On April 8, 2013, we recommended American International Group. We said that AIG was “a poster child of all that went wrong leading up to the Great Recession, and it’s a company that is struggling to free itself of the past as it forges a new identity for the future.”
Since then AIG has returned over 30%, outpacing the S&P 500 by over 10%. It’s a familiar story for many successful investors – find a stock that is significantly undervalued, buy it, then sit back and profit while the rest of the investing world plays catch up.
Today we’ll explore a few other companies that we feel are undervalued. All of these examples have taken hits in recent years – financially, in the publi’sc perception, or they’ve simply been beaten in a competitive niche. John Wooden said that “failure is not fatal, but failure to change might be.” We agree, and we think these companies do as well. –The Flaneur
3 Undervalued Stocks Poised for a Big Rebound
There are a variety of ways to evaluate if a stock will increase in value over time. The company could be positioned in an industry on the rise and simply ride the macro wave. The company could be uniquely positioned to outperform its peers in an established industry. The company may have a new or special product that is far better than any alternative.
Or, the company may simply be undervalued. Whether it is because of public perception, recent underperformance, or a change in strategy the bottom line is the same. It’s the opportunity to buy a great company on the cheap. Here are three companies we think may be undervalued right now.
Citigroup (NYSE: C) – A global bank trading way below book value
Of all the major U.S. banks, perhaps no other has fared worse since 2007. The company was infamously forced to cut its dividend in the lead up to the crisis before other banks, it has repeatedly failed to find the good graces of regulators, and its stock has continually lagged. Actually, that’s an understatement. Citigroup’s stock has been downright disgraceful.
Just last month Citigroup once again failed the Federal Reserve’s Comprehensive Capital Analysis and Review tests. The Fed requires banks to submit stress tests and capital plans for approval before implementing any dividends or share buybacks. Of all the U.S. banks larger than $50 billion in total assets, Citi was literally the only bank to have their plan rejected in two of the test’s three years in existence.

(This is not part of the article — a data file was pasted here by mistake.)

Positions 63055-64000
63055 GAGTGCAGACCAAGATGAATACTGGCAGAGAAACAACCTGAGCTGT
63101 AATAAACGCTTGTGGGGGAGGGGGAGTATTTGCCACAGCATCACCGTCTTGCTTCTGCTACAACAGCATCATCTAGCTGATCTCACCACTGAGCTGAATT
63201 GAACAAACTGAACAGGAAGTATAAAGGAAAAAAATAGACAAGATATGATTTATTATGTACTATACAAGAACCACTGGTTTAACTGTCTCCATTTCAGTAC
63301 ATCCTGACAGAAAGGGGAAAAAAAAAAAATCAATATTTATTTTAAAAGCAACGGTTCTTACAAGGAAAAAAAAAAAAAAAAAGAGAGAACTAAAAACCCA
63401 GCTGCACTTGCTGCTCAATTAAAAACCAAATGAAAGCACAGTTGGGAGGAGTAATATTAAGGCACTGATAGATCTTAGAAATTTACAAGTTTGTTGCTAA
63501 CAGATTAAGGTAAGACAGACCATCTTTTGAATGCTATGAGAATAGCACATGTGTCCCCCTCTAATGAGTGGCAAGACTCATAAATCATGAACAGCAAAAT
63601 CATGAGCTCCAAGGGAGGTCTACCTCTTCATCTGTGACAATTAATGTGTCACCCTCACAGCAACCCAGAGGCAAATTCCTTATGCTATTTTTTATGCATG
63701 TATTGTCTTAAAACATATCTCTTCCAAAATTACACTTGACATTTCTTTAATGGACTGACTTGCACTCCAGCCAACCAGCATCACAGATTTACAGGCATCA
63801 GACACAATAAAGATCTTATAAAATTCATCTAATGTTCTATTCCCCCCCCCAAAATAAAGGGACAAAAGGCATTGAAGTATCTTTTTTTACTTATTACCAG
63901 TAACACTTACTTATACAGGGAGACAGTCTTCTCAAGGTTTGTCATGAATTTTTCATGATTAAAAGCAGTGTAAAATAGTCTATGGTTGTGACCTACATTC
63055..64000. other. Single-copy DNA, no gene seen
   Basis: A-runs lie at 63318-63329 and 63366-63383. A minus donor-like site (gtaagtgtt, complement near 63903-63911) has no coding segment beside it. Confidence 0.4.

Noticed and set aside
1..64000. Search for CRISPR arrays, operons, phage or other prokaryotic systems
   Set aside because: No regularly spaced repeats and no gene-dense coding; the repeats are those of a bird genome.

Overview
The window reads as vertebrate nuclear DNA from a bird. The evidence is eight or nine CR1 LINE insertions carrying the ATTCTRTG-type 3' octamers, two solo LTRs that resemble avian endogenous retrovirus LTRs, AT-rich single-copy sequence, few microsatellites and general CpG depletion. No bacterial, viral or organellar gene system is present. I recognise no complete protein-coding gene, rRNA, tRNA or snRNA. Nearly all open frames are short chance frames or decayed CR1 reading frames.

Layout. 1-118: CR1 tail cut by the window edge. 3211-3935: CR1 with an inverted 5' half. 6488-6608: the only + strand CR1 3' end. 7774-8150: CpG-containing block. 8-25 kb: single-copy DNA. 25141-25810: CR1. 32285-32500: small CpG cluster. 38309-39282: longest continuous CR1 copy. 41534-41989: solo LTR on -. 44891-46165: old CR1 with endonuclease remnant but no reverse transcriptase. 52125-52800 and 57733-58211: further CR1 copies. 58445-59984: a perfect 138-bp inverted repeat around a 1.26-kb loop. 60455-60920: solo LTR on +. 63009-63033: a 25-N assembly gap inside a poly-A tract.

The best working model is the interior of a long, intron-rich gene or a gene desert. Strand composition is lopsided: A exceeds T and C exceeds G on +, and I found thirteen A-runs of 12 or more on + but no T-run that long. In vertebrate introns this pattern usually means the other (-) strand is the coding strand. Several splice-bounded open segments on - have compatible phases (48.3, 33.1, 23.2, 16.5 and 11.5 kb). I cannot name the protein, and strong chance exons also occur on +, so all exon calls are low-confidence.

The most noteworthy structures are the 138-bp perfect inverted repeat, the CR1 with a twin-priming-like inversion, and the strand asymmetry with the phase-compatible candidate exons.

All that said, we think the company is undervalued. In spite of all the problems, Citi has a very solid business at its core and more than any other US mega bank, Citi is positioned very, very well for an increasingly globalized world.
First, how undervalued is Citigroup? In this example, we’ll use Citi’s market value relative to its book value to assess its value relative to its competitors and peers.
Citi currently trades at a price to book ratio of 0.71. This means that the company’s stock is worth just 71% of the actual net worth on the company’s books. Wells Fargo trades at 1.60 price to book, and JPMorgan Chase at 1.03. Of the largest banks, only Bank of America trades at a comparable multiple (0.72).
The rebound play at Citi is based on two primary factors – the bank’s problems assets are improving (meaning its book value is a valid measure of the company’s true worth) and the long term growth potential at Citigroup is huge because of its international strategy.
When the economy imploded, Citigroup created a new division to hold all of the bank’s problem assets. This unit is called “Citi Holdings”, and it’s been getting better and better every quarter. Currently, the unit represents just 6% of Citi’s total assets, declining from $149 billion to $114 billion over the past year. And even more significantly, the unit is losing less and less money as it shrinks in size. Citi Holdings lost $798 million in the first quarter of 2013. Fast forward to Q1 2014 and that loss was just $292 million. In the very near future, Citi Holdings will be dissolved and this huge drag on the company will be lifted.
At the same time, Citi is in prime position to take advantage of continued globalization and long term growth in emerging markets. Citi has a far larger presence overseas than any other major U.S. banks with operations in over 90 countries and growing. International business currently accounts for roughly 60% of Citi’s revenues. Wells Fargo is basically a U.S. only bank, and Bank of America is working very hard to reduce its international exposure as the bank tries to simplify. JPMorgan is an international player, but CEO Jamie Dimon has repeatedly stated that he prefers slow, organic growth overseas, which is in contrast to Citi’s more aggressive approach.
At 0.71 price to book value, Citi seems to be undervalued. Problem assets are on the decline, and the future seems primed for international growth. Citi could be the rebound stock you’ve been looking for.
BlackBerry (NASDAQ: BBRY) – It’s not about phones anymore